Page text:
Customer Service | Help | FAQ | PEP-Easy | Report a Data Error | About
:
Login
Tip: You can request more content in your language…

PEP-Web Tip of the Day

Would you like more of PEP’s content in your own language? We encourage you to talk with your country’s Psychoanalytic Journals and tell them about PEP Web.

For the complete list of tips, see PEP-Web Tips on the PEP-Web support page.

Model, E.E. (1983). Ruth Thomas 1902-1983: An Appreciation. J. Child Psychother., 9(1):5-6.
  

(1983). Journal of Child Psychotherapy, 9(1):5-6

Ruth Thomas 1902-1983: An Appreciation

E. E. Model

Ruth Thomas, a foundation member of our Association and the Director of Training at The Hampstead Child-Therapy Clinic from 1950 to 1976, died in a London Nursing Home on 4th April.

Her early life was spent in Australia, and after graduating in Psychology at the University of Sydney she was on the staff of a Teacher Training College in Perth for some time. In the nineteen-thirties, she came to London and taught at St. Gabriel's Teacher Training College in Camberwell. From there, she moved to the London Child Guidance Training Centre as a Commonwealth Fellow in Clinical Psychology. When the Clinic closed on the outbreak of war, she joined the staff of the Central Association for Mental Health as one of a group of skilled workers recruited by Dame Evelyn Fox to advise on the needs of children who, as a result of the war-time evacuation of our cities, were uprooted and separated from their families. Her work in this difficult and pioneering field included the setting up of a residential hostel for a group of difficult children. Her broadcast talks made during the war to “ordinary parents” were available as highly readable pamphlets for many years.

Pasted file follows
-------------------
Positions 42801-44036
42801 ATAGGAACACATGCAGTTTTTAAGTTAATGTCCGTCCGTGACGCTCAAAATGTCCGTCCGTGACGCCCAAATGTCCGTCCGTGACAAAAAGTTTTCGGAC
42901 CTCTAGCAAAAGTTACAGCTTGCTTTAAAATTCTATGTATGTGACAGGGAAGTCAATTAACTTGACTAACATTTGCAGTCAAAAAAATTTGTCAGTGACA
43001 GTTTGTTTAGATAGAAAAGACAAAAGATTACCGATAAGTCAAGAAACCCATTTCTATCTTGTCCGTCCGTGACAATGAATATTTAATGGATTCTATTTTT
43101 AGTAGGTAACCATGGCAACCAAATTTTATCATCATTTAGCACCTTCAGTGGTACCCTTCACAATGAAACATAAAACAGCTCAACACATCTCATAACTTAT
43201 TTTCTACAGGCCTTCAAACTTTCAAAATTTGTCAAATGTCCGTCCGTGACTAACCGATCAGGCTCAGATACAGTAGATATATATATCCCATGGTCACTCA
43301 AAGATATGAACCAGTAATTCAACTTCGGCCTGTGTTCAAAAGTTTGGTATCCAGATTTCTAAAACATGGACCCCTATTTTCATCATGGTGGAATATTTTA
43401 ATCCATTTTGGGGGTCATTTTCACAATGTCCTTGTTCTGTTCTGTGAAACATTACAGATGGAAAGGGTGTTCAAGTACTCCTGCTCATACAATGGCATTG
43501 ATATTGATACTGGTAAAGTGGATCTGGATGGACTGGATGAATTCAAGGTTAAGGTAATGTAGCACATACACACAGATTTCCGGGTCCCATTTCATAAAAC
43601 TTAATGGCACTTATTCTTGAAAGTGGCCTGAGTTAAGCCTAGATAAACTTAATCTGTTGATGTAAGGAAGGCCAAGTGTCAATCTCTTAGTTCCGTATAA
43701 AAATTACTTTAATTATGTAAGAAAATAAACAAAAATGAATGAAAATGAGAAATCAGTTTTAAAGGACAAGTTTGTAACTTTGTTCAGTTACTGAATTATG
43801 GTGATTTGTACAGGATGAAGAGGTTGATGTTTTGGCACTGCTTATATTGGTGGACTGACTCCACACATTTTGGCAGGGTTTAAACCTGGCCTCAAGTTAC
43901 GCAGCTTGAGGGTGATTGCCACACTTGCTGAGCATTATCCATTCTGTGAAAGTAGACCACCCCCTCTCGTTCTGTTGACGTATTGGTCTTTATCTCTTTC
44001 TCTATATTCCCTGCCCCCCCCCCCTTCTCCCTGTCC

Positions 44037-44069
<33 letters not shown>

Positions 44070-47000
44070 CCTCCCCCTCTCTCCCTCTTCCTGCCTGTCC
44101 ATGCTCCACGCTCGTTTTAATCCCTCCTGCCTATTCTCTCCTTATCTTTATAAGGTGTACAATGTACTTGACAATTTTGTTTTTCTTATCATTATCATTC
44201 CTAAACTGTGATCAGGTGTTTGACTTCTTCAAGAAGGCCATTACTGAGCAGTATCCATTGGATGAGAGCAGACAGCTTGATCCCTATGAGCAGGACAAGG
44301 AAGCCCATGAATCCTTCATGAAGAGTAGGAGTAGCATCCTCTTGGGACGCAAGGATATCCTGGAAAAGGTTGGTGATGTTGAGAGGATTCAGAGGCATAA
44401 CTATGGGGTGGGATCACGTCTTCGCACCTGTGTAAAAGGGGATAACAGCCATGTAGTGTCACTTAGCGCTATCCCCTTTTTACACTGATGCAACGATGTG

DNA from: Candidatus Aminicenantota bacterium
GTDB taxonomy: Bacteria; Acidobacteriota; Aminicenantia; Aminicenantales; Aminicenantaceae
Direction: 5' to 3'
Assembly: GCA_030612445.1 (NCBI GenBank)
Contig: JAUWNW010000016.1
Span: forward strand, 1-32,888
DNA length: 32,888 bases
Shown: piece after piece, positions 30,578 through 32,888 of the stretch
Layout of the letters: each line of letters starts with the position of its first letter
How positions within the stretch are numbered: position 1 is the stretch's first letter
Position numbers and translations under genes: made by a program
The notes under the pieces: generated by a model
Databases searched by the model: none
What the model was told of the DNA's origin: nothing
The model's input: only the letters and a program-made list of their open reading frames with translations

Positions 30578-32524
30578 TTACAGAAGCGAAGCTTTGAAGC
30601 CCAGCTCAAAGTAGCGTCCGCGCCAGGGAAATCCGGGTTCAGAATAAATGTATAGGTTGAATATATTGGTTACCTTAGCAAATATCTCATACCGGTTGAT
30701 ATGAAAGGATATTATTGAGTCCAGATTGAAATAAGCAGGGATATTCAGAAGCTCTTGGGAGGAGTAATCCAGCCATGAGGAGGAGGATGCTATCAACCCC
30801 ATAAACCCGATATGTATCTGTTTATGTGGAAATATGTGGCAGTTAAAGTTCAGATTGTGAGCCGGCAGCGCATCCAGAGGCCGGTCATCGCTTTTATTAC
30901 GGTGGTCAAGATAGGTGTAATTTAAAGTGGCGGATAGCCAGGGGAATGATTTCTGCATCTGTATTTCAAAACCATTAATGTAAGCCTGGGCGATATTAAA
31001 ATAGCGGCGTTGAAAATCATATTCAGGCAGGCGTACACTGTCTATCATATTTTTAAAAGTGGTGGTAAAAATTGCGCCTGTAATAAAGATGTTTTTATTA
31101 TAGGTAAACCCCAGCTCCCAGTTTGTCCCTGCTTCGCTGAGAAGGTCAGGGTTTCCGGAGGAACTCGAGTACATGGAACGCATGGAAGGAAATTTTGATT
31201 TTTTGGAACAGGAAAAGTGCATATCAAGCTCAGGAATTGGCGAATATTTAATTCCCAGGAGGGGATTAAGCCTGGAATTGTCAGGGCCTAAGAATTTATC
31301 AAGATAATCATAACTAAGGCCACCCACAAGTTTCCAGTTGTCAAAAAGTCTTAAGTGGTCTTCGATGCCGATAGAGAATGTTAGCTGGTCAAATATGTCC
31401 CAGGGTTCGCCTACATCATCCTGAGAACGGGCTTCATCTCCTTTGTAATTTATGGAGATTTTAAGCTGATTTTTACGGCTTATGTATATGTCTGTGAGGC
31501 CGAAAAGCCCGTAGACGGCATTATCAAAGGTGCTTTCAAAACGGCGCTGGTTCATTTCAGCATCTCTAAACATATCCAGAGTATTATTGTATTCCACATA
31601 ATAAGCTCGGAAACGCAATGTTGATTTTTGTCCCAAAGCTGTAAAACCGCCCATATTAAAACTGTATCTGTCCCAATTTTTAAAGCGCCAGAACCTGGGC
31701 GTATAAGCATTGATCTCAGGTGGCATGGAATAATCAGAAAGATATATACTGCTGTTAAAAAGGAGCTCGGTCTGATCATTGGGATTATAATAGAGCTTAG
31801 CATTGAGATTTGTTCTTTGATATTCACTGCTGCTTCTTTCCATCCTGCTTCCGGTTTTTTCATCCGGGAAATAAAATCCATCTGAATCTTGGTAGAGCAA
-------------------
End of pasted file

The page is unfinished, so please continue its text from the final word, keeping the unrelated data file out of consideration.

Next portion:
Ruth's valuable memorandum of evidence based on her war-time experiences was of significant influence when it was considered by the Home Office Report on the Care of Children Committee (the “Curtis Report”) in 1946. Twenty years later, in collaboration with Kenneth Brill, she published Children in Homes, a survey of the field of residential care which highlights the thought and effort needed to compensate the child for the loss of ordinary family life.

[This is a summary or excerpt from the full text of the book or article. The full text of the document is available to subscribers.]

Copyright © 2020, Psychoanalytic Electronic Publishing, ISSN 2472-6982 Customer Service | Help | FAQ | Download PEP Bibliography | Report a Data Error | About

WARNING! This text is printed for personal use. It is copyright to the journal in which it originally appeared. It is illegal to redistribute it in any form.